His pessimism was shared by the managing partner at Florida’s Case Capital Advisers, Ken Polcari, who said: “We are going to see a negative reaction.”

He added that he was expecting the S&P 500’s ‘low point to be tested’.

Largest stockpiles of international FX reserves

It’s also worth appreciating that Russia holds one of the largest stockpiles of international FX reserves in the world at $630 billion.

However, the cost of insuring the country’s sovereign debt against default has also rocketed since 2016.

One of the issues is that Russia supplies 10% of the world’s gas and oil needs, and in Europe, that figure is 40%.

This has led to Brent Crude futures rising above $96 at one point, its highest price in nearly eight years.

The shares in travel firms have also been badly hit at the prospect of war in Ukraine, and even the shares of BP, despite the rise in oil prices, fell because it has a stake in the Russian energy giant, Rosneft.

WTI Crude Oil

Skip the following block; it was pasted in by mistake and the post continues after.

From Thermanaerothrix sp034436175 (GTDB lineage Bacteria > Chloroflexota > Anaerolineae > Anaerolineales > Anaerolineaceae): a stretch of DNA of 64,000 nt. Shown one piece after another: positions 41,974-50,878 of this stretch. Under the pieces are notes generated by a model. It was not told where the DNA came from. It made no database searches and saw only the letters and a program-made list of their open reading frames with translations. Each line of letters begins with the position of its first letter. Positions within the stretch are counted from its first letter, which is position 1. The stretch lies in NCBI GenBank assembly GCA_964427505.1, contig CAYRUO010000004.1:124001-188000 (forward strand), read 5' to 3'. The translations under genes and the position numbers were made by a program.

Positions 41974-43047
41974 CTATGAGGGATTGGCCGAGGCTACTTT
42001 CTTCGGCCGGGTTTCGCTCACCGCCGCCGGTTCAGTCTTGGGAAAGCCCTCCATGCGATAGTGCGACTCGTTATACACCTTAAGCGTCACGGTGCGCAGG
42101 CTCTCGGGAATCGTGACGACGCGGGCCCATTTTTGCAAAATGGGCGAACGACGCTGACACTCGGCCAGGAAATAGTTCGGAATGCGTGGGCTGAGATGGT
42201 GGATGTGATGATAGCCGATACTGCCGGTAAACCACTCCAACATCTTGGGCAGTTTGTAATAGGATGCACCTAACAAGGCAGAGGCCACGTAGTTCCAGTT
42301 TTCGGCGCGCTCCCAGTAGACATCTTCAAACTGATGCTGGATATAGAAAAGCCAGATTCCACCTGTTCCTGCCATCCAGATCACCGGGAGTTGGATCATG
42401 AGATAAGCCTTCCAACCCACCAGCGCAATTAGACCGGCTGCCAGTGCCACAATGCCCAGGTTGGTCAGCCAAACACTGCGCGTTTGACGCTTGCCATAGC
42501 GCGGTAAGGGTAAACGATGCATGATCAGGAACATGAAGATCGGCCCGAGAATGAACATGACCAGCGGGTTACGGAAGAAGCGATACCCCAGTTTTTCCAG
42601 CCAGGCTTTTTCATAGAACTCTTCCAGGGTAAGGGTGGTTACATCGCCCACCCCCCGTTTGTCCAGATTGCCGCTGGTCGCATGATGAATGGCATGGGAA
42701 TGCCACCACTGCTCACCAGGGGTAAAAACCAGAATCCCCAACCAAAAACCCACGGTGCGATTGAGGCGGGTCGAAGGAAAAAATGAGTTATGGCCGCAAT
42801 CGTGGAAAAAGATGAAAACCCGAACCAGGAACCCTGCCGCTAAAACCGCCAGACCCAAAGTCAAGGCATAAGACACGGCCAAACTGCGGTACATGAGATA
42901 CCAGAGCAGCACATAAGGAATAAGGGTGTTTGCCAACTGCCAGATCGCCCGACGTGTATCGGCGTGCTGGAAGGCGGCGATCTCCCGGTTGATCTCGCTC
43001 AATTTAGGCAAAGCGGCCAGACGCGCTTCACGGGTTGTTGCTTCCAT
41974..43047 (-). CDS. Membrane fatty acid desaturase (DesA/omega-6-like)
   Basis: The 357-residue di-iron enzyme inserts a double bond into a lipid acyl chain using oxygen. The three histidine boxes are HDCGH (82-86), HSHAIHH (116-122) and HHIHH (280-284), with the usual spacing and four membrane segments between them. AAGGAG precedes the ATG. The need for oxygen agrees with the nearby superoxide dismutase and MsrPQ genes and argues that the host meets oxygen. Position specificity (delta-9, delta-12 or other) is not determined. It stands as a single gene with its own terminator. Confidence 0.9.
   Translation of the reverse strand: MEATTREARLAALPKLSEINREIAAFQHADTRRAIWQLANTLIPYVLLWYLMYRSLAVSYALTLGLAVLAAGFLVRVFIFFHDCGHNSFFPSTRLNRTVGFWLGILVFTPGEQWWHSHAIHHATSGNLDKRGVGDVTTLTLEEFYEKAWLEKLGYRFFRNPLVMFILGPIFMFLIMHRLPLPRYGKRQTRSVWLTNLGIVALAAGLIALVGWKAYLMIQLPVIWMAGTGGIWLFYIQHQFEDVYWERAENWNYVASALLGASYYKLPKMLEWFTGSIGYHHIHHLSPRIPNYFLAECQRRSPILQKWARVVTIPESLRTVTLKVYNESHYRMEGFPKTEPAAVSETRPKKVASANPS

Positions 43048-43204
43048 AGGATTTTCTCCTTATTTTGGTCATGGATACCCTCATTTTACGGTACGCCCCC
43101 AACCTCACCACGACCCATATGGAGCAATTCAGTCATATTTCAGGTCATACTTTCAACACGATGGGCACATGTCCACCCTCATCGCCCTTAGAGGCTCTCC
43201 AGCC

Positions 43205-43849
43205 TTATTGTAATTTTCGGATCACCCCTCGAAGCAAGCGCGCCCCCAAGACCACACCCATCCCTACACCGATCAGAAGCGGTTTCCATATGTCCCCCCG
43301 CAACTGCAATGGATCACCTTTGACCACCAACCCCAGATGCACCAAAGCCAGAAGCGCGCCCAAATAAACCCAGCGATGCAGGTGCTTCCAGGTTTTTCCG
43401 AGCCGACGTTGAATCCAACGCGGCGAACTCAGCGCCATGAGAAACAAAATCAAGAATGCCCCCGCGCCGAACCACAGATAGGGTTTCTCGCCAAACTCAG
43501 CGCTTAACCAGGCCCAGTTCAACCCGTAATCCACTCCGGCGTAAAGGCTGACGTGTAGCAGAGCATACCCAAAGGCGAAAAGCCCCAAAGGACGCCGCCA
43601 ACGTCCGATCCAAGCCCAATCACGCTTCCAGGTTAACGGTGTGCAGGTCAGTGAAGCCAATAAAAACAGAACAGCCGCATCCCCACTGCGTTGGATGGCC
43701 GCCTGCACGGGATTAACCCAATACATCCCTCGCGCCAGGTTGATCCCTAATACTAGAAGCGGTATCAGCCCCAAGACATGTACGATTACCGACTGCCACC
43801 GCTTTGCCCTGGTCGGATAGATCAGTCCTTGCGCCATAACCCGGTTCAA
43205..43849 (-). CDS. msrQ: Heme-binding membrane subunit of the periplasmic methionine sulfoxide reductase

WTI Crude Oil

‘Financial carnage’ will not last

However, not every analyst or commentator is believing the worst with the Spectators’ Matthew Lynn predicting that ‘financial carnage’ will not last should Russian tanks enter Ukraine.

He says that while this will be Europe’s most serious conflict since World War II, geopolitical events ‘rarely make a difference to the markets for more than a few days’.

He points to the Suez crisis, JFK’s assassination and 9-11 to make his point.

There is another issue, the FT’s Darren Dodd, warns and that’s the anxiety of current market conditions.

He says that in commodities, the tensions in Ukraine have worsened what has been a worrying inflationary ‘crunch’.

Part of the problem is that gas prices in Europe have been pushed up high because of storage and supply flow issues, and he warns that sanctions could have a severe effect on the price of materials.

Less than a week’s supply of copper stock

Of these raw material prices, Mr Dodd says that supplies are already badly depleted and that major exchanges have less than a week’s supply of copper stock.

The supply of aluminium is also low, and its price is at a 13-year high.